Trumpist Towers? Or Critical Colleges?

I’ve said it before and now I’m saying it again: Trumpism speaks to long traditions among white evangelicals. And time and again, evangelical colleges have been the institutional homes of Trump-like yearnings to “make America great again.” As I argue this afternoon over at Religion Dispatches, however, evangelical colleges have also played another key role.

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Are evangelical colleges bastions of Trumpism? Or are they the only places evangelicals can turn to find out what’s wrong with loving The Donald?

I won’t give away the entire argument. SAGLRROILYBYGTH might be bored to tears with the topic and you can read the whole thing if you’re interested. But I will say that it’s no surprise that President Trump loves Liberty University. It’s also no surprise, however, that the Liberty community isn’t sure if they love him back.

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  1. Adam, I’d like to clarify something. Are you making the argument here that Larycia Hawkins was fired in part because of white nationalist roots?

    • Short answer: Yes.
      Long answer: #1: Technically, Prof. Hawkins wasn’t fired. She left in the end, but the college withdrew its plan to fire her.
      #2: I accept that many prominent members of the Wheaton community supported Prof. Hawkins actively. Many people in that community–administrators, teachers, students, parents, alumni–have long fought against racism. The school itself has a long history of active anti-racism.
      #3: Having noted all that and celebrated it, I still think that Prof. Hawkins was pushed out due to the deep assumptions–often unrecognized and unarticulated–among SOME white evangelicals that their traditions are under attack from outsiders. If a prominent white male evangelical theologian had preached that Islam, Judaism, and Christianity all worshiped “the same God,” he would not likely have faced the same response as did Prof. Hawkins. There is still a strong element in white evangelicalism that evangelical institutions like Wheaton have no choice but to appease–an element that looks askance at an African-American woman in hijab preaching that Islam and Christianity are the same.

      • Thank you for answering.

      • What do you think? Do you see/hear/feel a white-nationalist vibe at your church? A sense that America used to be awesome, but has lost its way?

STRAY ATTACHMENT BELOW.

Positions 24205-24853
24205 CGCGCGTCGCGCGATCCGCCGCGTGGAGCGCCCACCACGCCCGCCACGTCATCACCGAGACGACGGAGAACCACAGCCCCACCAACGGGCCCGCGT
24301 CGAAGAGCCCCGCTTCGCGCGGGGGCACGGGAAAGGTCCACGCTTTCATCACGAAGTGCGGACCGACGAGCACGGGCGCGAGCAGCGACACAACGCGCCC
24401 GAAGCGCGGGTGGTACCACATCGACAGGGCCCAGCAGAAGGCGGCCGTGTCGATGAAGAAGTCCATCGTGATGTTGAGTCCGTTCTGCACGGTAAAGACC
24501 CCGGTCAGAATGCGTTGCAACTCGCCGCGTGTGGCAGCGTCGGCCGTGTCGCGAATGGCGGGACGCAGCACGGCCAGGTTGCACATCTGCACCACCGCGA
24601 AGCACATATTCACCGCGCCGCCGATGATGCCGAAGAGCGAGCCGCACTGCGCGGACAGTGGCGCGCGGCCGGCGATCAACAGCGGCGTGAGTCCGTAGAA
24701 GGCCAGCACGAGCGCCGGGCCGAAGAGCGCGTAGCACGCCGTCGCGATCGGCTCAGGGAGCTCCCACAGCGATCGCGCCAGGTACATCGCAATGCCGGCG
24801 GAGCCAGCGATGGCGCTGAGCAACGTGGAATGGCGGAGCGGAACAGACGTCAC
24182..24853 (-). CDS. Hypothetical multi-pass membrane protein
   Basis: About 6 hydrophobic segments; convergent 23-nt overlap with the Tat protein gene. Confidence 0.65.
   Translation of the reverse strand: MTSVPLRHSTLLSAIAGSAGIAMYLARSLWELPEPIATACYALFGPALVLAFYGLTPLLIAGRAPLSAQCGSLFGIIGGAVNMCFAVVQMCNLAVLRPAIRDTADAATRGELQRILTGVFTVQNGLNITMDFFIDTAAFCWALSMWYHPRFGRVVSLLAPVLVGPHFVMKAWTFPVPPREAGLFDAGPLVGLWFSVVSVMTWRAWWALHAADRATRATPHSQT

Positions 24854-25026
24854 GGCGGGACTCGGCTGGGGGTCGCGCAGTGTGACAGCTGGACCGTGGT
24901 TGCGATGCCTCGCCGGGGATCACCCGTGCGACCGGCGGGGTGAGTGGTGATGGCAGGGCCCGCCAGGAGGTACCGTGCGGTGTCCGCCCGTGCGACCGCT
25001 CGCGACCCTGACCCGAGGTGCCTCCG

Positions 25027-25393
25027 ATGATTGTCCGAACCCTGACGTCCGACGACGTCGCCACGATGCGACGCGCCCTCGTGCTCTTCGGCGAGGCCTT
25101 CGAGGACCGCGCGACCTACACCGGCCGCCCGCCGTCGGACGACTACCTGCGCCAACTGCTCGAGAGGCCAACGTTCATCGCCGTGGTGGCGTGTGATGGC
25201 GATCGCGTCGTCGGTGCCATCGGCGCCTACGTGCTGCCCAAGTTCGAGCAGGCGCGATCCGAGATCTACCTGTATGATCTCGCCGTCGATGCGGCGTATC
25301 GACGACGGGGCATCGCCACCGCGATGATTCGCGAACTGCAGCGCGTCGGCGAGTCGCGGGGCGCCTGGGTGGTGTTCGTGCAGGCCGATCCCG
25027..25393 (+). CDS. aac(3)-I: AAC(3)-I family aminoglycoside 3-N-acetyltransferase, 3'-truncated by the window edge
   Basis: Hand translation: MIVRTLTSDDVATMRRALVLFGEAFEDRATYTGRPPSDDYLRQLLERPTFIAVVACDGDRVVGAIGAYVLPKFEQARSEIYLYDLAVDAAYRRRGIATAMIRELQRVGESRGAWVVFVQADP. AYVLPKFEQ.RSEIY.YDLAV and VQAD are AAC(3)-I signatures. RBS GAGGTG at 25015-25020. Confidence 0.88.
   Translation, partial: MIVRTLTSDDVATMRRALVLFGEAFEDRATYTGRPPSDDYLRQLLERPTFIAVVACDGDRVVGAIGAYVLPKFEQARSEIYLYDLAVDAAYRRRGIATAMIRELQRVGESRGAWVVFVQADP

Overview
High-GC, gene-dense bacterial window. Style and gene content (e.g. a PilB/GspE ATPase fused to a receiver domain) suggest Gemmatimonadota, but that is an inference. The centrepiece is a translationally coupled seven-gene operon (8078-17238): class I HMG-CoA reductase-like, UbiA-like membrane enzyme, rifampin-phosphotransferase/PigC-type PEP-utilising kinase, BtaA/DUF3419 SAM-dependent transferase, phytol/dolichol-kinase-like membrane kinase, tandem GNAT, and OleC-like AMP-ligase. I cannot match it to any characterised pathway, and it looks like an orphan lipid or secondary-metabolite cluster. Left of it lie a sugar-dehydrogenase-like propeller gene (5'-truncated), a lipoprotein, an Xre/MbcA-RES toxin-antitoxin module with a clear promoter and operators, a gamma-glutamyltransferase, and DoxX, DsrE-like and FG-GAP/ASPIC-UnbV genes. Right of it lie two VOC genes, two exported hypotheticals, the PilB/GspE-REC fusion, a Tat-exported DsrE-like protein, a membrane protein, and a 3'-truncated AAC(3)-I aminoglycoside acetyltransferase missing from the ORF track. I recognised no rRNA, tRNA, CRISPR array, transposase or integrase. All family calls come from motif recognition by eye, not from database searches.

• I don’t see white nationalism at our church. We don’t talk about politics there (maybe people do in personal conversations, I don’t know) but I do know from social media that people have different politics, from the rare things I see. There is a sense that the culture is changing from what it use to be, but that doesn’t manifest itself in any type of collective political sense. I don’t think our problems will ever be solved through politics, and my hope and trust is not in Trump.

        To be fair, I never looked into exactly what Larycia Hawkins had to say and the reasons for saying the things she said. I would do that before making any final judgments or decisions about what I thought of her statement. I don’t doubt what you said in your response about the historical perspective. That being said, one thing I disagreed with in your article was when you said that Christians and Muslims worshiping the same God is a mild statement. That is anything but a mild statement. I don’t send my kid to college to agree with his professors, and I don’t expect to have the same theology. I wouldn’t have a problem with a professor wearing a Hijab because she wants to support and love Muslim women. Go for it.

        The problem I would have is I would be astounded if at a Christian college, professors were making sincere arguments in a classroom that Muslims and Christians worship the same God. If that was the position that multiple professors were taking, I would certainly be tempted to unenroll my kid from the school. It really doesn’t matter to me whether an African American woman or a white male is saying we have the same God. I find it equally offensive. She obviously has a heart and a love for Muslims and I think that would have been a wonderful influence on the students if she would have chosen to stay. I do think Wheaton must have had serious concerns about people pulling their kids out of their college if those types of views were being argued in the classroom. And they would have had good reason to have serious concerns.

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